1.Avoid Cross Cutting Plywood tends to chip the most when cut across its width (grain). Cutting along the length of the wood will help to reduce chipping.
2.Use the Right Blade Special blades are manufactured for different cutting jobs. The number of teeth, width, angle, and rake of the blade all impact the cut. Choose a blade that best matches your specific cutting situation.
3.Circular Saw cut with the best face down.
4.Table Saw cut with the best face up.
5.Score the Cut First Run the plywood through the saw removing only a minimal amount of wood. The next cut will leave a cleaner cut.
6.Masking Tape Put masking tape over the cut line to help keep the fibers on the edge from pulling up.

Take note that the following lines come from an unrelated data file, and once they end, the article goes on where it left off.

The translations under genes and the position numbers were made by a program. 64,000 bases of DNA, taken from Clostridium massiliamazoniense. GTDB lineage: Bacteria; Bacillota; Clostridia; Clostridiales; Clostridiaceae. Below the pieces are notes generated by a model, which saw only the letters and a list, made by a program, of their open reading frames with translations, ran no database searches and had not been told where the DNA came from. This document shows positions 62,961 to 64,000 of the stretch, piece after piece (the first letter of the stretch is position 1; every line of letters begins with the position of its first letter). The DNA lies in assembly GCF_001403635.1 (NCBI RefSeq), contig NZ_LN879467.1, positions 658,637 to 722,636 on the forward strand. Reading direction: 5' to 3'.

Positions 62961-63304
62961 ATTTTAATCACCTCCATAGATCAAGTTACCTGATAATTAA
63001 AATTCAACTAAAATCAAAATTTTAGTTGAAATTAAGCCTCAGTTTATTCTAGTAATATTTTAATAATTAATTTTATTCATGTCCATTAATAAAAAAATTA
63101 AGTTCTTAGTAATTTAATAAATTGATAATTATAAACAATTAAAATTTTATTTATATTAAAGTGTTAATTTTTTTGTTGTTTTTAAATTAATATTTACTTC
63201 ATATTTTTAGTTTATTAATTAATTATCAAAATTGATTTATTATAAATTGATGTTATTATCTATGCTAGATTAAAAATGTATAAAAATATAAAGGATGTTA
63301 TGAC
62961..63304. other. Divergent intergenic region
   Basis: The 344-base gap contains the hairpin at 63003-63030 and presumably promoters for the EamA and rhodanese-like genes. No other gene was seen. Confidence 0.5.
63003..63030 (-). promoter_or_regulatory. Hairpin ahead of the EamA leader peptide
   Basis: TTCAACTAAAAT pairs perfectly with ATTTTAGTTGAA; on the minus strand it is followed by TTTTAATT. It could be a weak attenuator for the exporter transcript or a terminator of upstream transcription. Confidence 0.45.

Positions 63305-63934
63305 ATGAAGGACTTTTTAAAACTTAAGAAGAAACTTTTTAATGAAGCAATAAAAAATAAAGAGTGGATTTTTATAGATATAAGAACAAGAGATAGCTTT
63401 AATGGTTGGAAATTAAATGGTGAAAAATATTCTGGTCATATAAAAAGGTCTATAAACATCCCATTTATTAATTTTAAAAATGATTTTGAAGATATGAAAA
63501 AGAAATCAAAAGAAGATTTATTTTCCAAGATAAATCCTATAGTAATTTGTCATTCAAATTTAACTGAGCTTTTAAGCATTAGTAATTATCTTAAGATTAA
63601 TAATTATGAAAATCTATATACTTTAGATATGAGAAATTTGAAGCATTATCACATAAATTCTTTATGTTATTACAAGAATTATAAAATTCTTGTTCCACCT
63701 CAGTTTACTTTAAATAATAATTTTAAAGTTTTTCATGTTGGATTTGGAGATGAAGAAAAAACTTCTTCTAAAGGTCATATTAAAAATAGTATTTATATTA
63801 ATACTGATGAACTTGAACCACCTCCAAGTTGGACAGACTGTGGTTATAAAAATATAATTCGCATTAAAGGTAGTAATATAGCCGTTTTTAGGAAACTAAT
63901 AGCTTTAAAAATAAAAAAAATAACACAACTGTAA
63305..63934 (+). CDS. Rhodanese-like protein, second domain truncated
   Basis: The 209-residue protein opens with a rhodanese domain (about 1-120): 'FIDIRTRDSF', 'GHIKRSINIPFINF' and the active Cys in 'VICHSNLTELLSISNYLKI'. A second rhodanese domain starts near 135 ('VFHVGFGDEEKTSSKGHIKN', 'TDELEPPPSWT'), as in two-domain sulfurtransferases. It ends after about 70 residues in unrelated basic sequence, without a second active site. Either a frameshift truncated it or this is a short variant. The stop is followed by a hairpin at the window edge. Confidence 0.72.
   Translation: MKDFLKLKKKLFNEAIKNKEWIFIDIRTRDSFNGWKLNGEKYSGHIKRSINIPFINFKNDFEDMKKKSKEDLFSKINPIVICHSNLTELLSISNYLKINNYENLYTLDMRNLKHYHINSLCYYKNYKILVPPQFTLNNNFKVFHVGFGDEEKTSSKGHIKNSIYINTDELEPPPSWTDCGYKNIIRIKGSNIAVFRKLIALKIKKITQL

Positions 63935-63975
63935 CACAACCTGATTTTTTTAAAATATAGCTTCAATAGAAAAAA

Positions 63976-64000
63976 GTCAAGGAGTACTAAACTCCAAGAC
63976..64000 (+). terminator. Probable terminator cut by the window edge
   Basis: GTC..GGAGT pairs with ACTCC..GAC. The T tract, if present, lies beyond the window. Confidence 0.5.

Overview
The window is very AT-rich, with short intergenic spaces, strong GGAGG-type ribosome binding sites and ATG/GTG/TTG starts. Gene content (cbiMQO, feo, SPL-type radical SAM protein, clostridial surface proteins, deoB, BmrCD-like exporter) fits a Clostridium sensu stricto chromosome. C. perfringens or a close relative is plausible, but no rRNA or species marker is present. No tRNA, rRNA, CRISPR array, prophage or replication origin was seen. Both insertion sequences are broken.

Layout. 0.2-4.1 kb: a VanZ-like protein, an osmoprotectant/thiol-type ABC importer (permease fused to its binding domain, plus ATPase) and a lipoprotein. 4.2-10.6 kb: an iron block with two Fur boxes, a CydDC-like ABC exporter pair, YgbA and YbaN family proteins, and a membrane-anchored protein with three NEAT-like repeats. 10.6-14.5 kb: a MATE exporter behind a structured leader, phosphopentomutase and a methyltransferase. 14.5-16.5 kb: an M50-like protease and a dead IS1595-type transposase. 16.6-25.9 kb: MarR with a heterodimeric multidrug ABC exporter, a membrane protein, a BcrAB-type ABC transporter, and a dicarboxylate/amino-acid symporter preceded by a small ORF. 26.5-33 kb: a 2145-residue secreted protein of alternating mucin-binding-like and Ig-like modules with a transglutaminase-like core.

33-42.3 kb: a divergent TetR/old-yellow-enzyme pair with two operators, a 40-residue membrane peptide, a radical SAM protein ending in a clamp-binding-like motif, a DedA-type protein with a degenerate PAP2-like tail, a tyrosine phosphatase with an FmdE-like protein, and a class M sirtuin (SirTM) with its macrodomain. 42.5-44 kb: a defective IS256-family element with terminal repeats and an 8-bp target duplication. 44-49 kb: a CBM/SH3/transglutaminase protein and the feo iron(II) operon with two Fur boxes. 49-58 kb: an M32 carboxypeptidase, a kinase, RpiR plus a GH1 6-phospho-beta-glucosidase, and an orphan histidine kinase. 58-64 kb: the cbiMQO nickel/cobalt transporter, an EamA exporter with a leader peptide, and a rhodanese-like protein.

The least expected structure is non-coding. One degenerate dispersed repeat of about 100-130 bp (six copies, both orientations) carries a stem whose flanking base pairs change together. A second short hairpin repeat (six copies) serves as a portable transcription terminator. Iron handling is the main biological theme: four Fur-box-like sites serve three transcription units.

7.Backing Panel Attach a backing panel with strong double stick tape. The backer board will take the brunt of the damage.
8.Use a Router A router fitted with a straight bit will cut a clean line. A pilot bit and straight edge will help provide a clean line.
9.Score with a Utility Knife Score the cut line with a utility knife.
10.Buy a Panel Scoring Setup Some saws can be fitted with a plywood panel scoring setup and are ideal if you have to cut a lot of plywood. The setup consists of a smaller blade that scores the surface of the plywood before it reaches the cutter.